Our approach to evaluation
The answer to these questions rests in a range of evaluation techniques and guidance that Staff Learning and Development, in conjunction with other University colleagues, are working to implement. These mechanisms will help us to make sure that L&D activities do what they are set out to do, and allows participants to feedback what works and what doesn’t.
Our evaluation approach aims to ascertain:
- whether our learning activities have achieved the impact required;
- that set standards of service are being met;
- any potential changes required for continuous improvement and fitness for purpose, and
- the level of learning of the participant and how it has been transferred into action.
How we collect feedback
We gather feedback through three key routes to help us evaluate our offer
This is the place to give feedback on all learning activities and resources offered by our team. When you open the survey, you will be asked to select what time of learning activity you accessed. This could be a LinkedIn Learning course, a facilitated workshop, information on our website or any other learning resource we offer. The feedback we gather from the survey helps us benchmark what we offer and assess overall satisfaction levels from staff, which we review on a regular basis and make improvements where needed.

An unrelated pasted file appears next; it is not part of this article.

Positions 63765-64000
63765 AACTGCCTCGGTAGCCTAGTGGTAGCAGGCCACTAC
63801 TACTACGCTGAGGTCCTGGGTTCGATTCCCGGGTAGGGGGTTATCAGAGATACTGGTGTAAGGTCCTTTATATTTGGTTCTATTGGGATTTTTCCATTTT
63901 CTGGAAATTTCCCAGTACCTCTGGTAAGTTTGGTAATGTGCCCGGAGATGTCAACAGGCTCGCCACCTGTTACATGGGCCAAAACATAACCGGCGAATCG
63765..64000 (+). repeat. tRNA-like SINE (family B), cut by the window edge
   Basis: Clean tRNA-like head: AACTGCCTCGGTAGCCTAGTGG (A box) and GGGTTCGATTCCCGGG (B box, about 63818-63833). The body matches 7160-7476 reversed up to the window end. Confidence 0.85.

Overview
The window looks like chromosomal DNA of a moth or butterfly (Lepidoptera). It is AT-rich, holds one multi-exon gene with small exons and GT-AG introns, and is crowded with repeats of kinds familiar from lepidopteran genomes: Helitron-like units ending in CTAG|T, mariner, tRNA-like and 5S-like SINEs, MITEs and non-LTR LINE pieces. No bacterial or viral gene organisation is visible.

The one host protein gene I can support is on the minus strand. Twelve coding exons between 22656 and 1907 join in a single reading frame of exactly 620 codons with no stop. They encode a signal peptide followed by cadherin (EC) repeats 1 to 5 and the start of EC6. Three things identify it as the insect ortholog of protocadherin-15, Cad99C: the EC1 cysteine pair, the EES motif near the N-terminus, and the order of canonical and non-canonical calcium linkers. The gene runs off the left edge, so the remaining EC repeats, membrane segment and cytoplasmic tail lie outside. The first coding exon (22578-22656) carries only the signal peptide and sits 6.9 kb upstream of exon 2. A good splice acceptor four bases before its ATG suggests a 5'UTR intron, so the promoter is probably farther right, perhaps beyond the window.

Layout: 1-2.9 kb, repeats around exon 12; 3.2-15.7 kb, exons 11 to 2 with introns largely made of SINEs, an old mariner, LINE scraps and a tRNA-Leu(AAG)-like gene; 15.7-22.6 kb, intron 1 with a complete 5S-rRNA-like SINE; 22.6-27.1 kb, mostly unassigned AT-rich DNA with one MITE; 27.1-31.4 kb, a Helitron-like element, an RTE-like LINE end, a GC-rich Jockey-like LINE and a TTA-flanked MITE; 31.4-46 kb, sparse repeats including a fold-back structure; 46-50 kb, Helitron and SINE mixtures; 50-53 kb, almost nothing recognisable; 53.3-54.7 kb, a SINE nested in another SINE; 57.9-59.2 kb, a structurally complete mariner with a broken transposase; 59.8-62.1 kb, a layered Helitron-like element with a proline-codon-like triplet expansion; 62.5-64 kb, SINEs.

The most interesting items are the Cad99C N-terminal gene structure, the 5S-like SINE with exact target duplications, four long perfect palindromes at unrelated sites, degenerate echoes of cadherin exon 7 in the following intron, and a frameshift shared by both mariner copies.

We regularly undertake interviews with staff who have attended a development programme to provide feedback on their experience. We often do this 6-months or more after they have completed the programme to assess the longer term impact of the learning intervention.
Our Staff Learning & Development Partners work closely with Faculty and Central PS Leadership Teams to understand the impact of what we offer is having in different areas of the University. We understand that there is no ‘one-size-fits-all’ approach, and regularly develop bespoke learning resources or sessions based on client needs.
There are a number of methods that can be applied to evaluate L&D activities. One of the most well-known is the Kirkpatrick Model, which looks at evaluation activities on a number of levels and is reflected in our evaluation techniques. You can read more about this method here. We also use Success Case Methodology, which you can read about here.
We have a number of online resources to support with the development of an evaluation approach.